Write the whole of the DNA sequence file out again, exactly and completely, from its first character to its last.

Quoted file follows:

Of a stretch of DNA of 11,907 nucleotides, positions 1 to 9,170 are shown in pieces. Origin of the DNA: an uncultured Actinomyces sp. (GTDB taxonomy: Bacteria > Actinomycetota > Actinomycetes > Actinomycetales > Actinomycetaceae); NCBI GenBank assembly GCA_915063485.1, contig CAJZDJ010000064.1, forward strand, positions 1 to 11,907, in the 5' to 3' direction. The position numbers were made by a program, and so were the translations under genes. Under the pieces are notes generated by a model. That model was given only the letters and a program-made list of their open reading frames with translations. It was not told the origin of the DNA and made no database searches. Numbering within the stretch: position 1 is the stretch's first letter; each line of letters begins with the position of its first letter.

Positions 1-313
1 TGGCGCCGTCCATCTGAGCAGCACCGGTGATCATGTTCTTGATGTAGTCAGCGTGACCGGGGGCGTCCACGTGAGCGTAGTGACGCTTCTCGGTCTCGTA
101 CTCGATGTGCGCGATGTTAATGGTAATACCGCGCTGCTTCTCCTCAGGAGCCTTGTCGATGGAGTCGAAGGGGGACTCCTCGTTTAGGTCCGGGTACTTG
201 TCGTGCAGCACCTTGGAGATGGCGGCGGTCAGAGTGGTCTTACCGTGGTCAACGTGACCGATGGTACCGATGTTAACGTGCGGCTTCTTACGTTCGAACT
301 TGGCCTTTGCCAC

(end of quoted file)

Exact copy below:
Of a stretch of DNA of 11,907 nucleotides, positions 1 to 9,170 are shown in pieces. Origin of the DNA: an uncultured Actinomyces sp. (GTDB taxonomy: Bacteria > Actinomycetota > Actinomycetes > Actinomycetales > Actinomycetaceae); NCBI GenBank assembly GCA_915063485.1, contig CAJZDJ010000064.1, forward strand, positions 1 to 11,907, in the 5' to 3' direction. The position numbers were made by a program, and so were the translations under genes. Under the pieces are notes generated by a model. That model was given only the letters and a program-made list of their open reading frames with translations. It was not told the origin of the DNA and made no database searches. Numbering within the stretch: position 1 is the stretch's first letter; each line of letters begins with the position of its first letter.

Positions 1-313
1 TGGCGCCGTCCATCTGAGCAGCACCGGTGATCATGTTCTTGATGTAGTCAGCGTGACCGGGGGCGTCCACGTGAGCGTAGTGACGCTTCTCGGTCTCGTA
101 CTCGATGTGCGCGATGTTAATGGTAATACCGCGCTGCTTCTCCTCAGGAGCCTTGTCGATGGAGTCGAAGGGGGACTCCTCGTTTAGGTCCGGGTACTTG
201 TCGTGCAGCACCTTGGAGATGGCGGCGGTCAGAGTGGTCTTACCGTGGTCAACGTGACCGATGGTACCGATGTTAACGTGCGGCTTCTTACGTTCGAACT
301 TGGCCTTTGCCAC